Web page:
5) Politics was not neglected during the Summer School either. We were all pre-occupied with the war in Gaza and the horrific suffering that it involved. At one community meeting, I read a poem I wrote inspired both by the current situation and by the community art-work of Carol Kane, a conflict-transformation student who had worked with the community of Omagh in Northern Ireland to find a creative way of coming together after a horrible car-bomb exploded in 1998 in the crowded market place of the town. Under Carol’s guidance, the members of the community took the thousands of flowers that were sent from all over the world and made beautiful paper art-works from them. Her work inspired me to write a poem in which Gaza and Omagh are woven together in the imagination. I have appended this poem at the end of this report. The last line is a quote from the poet Seamus Heaney, who had sent it as part of his response to the event.
6) Finally (and at the risk of omitting so many memorable moments), I recall the Art Asylum night of the Doctoral students. Art Asylum is an occasion for students, after intense study in a subject course together, to let loose and play in a totally improvised way. One of the things a few of us did was to make puppets and engage in a ribald puppet play responding to the work of Gabriel Levine (yes, our son) and his partner Bee Pallomina, who had made some short videos parodying the performances of Marina Abramovic, using her recorded voice but replacing her and her partner Ulay with two papier-maché puppets (Website). This had been done all in fun, but much to their surprise they received a letter from Ms Abramovic’s lawyer urging them to cease and desist or face dire legal consequences. After some deliberation, they decided to respond by having a news conference – by Percival P. Puppet! Mr. Puppet, as he was called, pleaded with Marina to recognize that the videos were all in fun and were in fact a sort of homage. Two students and I then took this as a theme during Art Asylum night and made some puppets of our own to play in The Case of Marina Abramovitch Against Anonymous, a play in which Marina takes “Anonymous” to court for infringing on her copyright. In the end the judge rules against Marina and then has an encounter with her in which they become lovers and go off together. We filmed the play and sent it to Gabe and Bee as our aesthetic response to their work, which was itself a playful response to the recent art-star status of Marina Abramovic, who had been for a long time relegated to the marginal world of Performance Art.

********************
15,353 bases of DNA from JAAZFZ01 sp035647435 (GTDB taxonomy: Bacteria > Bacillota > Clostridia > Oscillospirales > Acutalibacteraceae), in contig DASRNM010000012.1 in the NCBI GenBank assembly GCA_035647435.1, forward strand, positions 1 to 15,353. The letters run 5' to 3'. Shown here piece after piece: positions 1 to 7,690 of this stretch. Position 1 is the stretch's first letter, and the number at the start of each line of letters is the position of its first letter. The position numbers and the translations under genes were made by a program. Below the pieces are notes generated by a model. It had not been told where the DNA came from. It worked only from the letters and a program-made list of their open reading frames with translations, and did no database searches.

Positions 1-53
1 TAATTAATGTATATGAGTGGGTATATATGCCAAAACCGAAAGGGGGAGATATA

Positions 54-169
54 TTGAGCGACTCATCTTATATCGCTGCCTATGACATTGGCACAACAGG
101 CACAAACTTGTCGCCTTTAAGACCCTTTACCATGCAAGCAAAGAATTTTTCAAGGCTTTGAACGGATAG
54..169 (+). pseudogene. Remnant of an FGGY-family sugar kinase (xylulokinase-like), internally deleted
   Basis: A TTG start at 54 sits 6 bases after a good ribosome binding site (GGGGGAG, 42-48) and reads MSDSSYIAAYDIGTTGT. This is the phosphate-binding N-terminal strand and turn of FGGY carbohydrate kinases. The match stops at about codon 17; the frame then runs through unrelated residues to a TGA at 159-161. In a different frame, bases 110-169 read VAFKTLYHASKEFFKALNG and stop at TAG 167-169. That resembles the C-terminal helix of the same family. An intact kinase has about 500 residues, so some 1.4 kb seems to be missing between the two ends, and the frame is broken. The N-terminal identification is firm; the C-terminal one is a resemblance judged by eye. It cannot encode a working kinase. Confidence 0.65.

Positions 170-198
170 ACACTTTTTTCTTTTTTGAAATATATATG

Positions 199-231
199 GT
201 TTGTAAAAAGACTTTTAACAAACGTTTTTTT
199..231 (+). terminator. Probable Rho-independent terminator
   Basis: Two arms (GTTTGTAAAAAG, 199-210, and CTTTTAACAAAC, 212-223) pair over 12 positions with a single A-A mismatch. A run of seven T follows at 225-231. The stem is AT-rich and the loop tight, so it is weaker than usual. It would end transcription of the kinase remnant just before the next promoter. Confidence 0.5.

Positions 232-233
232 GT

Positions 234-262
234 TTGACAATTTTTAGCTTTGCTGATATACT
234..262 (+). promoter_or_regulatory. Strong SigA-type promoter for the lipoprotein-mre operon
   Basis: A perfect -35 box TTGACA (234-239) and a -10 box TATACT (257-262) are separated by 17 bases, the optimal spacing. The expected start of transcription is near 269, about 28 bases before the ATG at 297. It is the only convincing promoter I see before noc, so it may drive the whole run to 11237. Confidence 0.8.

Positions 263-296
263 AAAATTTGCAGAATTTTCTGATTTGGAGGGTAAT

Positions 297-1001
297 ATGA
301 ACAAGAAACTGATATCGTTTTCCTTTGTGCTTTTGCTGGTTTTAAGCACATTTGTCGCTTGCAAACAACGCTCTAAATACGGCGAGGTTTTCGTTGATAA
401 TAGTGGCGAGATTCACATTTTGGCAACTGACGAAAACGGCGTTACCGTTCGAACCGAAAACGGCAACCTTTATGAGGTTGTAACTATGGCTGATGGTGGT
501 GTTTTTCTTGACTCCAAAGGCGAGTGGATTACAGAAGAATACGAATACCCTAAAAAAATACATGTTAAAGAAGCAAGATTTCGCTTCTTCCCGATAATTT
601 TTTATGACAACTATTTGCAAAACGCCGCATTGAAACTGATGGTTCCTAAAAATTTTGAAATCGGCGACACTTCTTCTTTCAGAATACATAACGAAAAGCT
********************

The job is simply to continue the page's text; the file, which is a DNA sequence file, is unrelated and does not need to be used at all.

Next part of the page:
In reflecting on these highlights, I realize that what stands out for me is the power of the arts to hold both horror and joy. One of the things we emphasize at EGS is that Poiesis, art-making as a response to the world, is always possible. The Expressive Arts rests on this foundation, which itself is not guaranteed by any authority but must be rediscovered again and again. Often we need the help of another to do so. In the words of EGS Poet Laureate, Elizabeth McKim, “It takes an agile guide / to cross a fragile bridge.” We are all in the midst of crossing that bridge. I hope that we at EGS can be agile guides and help others to develop that capacity as well.
A Bomb Explodes – A Poet Responds
Where will it end?
Can they be woven together?
Blinded in Omagh
Eyeless in Gaza
To see to feel to make
The ending in the mending
On the far side of revenge